| 1:27 pm on May 10, 2001 (gmt 0)|
I'm not familiar with this kind of technology. I'll see if I can find something today for you, but from what you are describing, this product sounds like it could be incredible. Also hard to develop.
| 4:28 pm on May 10, 2001 (gmt 0)|
Hey MeistersSinger, thanks for the tip. I checked out the evisionglobal.com web site and tried out their demo. It was definitely impressive, but a pretty limited set of images to test with. I found another from IBM (qbic.almaden.ibm.com) but it looks more like a research product than a commercial one.
evision has a demo toolkit which I signed up for. It is Java-based (as is their online demo - a servlet) so it should be fairly easy to code up some examples. If this does indeed work (even just a little bit) it should greatly facilitate searching for stock photography.
| 4:31 pm on May 10, 2001 (gmt 0)|
Sounds a little like the altavista technology. The description is here [altavista.com]
For an example try an image search for horse. The results are quite impressive
(now if I can just find a shameless plug forum I can get my money from AltaVista)
| 7:48 pm on May 10, 2001 (gmt 0)|
I checked the alta vista search. Is this up yet?
The tutorial says that the results list will have a "similar" option which "generates a results page containing images that are visually similar to the selected image as well as pages with content that matches your search. Similarity is based on visual characteristics such as dominant colors, shapes and textures."
But I couldn't get that option, so I'm guessing that this visual search is either still in the works, or I'm doing something wrong...
| 8:22 am on May 11, 2001 (gmt 0)|
You need to be using AltaVista.com, not a regional version. A search for horse will bring an item (3across,3down) with the <similar> option.
| 4:32 pm on May 11, 2001 (gmt 0)|
Yeah, but what's important here is to turn off the "family filter" and wait a couple of minutes (for some reason).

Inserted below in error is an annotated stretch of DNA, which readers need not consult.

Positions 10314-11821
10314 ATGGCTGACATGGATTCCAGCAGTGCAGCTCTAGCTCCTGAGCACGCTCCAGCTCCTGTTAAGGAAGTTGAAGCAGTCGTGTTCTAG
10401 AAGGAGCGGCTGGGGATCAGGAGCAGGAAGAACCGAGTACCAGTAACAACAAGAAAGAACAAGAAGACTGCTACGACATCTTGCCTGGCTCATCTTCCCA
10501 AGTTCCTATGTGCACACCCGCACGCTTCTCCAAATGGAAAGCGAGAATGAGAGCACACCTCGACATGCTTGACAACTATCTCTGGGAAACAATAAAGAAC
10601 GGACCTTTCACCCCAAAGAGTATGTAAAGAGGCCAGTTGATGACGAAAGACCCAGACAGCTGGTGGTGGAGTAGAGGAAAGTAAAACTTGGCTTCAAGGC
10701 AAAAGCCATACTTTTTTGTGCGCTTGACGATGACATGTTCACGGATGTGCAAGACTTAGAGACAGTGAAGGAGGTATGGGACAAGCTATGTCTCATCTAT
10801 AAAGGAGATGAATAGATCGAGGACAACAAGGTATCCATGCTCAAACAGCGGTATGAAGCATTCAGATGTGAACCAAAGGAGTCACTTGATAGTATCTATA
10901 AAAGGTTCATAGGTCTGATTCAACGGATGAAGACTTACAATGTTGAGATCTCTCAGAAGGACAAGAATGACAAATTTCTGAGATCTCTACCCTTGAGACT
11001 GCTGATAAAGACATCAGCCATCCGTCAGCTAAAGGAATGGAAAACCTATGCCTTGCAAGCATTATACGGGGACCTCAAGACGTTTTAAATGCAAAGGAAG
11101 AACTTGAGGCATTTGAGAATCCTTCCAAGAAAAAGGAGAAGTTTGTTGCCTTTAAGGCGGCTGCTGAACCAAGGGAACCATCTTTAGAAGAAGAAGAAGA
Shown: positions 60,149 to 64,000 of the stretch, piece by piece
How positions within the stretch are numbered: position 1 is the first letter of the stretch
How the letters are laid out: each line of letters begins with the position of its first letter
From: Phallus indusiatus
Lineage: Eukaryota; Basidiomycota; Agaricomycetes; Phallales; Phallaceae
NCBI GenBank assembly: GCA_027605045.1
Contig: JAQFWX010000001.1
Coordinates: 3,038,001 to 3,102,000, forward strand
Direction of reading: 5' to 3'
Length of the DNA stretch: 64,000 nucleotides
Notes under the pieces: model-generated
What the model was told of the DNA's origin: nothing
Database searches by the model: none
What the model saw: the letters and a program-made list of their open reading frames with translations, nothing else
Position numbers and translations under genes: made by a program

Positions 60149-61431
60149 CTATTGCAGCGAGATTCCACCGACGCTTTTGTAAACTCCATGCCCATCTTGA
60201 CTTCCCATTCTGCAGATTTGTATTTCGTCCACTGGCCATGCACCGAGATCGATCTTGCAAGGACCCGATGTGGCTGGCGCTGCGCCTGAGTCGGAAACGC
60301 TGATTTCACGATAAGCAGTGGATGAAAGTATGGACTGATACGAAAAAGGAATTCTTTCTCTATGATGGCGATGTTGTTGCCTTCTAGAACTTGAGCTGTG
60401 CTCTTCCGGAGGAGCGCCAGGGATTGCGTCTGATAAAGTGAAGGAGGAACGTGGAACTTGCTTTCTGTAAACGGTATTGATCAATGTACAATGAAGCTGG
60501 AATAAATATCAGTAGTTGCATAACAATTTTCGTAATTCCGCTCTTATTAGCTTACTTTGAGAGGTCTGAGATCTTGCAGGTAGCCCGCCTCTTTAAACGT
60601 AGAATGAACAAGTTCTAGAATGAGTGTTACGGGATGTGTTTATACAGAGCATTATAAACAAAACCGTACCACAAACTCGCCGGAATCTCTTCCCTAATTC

Having family filter on prevents the "similar" option.
It's interesting, but I think they're only matching similar color histograms - kind of crude. I did a "similar" search on an eagle, and got results with similar color distribution, but that's about it. It's a visual search, but doesn't seem to use shape or texture, only relative color proportion.
The evisionglobal demo I saw ranks so far.
| 4:46 pm on Jun 8, 2001 (gmt 0)|
I checked out AltaVista's image search, using the "similar" option. It's a cool idea, though I found it kind of weak, like Meistersinger implied.
There's a new article about visual search at [webreference.com...] which talks about this process in-depth. I liked the idea of searching by object regions, which seems to cut through some of the limitations at Altavista.
| 1:47 am on Jun 10, 2001 (gmt 0)|
Rumor has it that one of the major players will be launching an image db soon.
| 3:17 am on Jun 19, 2001 (gmt 0)|
Hey littleman - can you expound?
Which player, or at least what kind of player? What kind of images? And most pertinent - are they visually searchable?
The webreference article was interesting. Thanks for pointing it out Drury.
| 7:20 pm on Jun 23, 2001 (gmt 0)|
I think the altavista image search (the "visual" think they had) is dead - they got rid of it instead of making it better!
I thought the visual search technology overview at [evisionglobal.com...] was pretty comprehensive. At least I could see object-based visual searching used in databases for things like medical imaging and other fields where there are lots of very similar but still different graph and chart images.
I wonder if something like this could be used as a porn filter too? Sort of the same function, but backwards...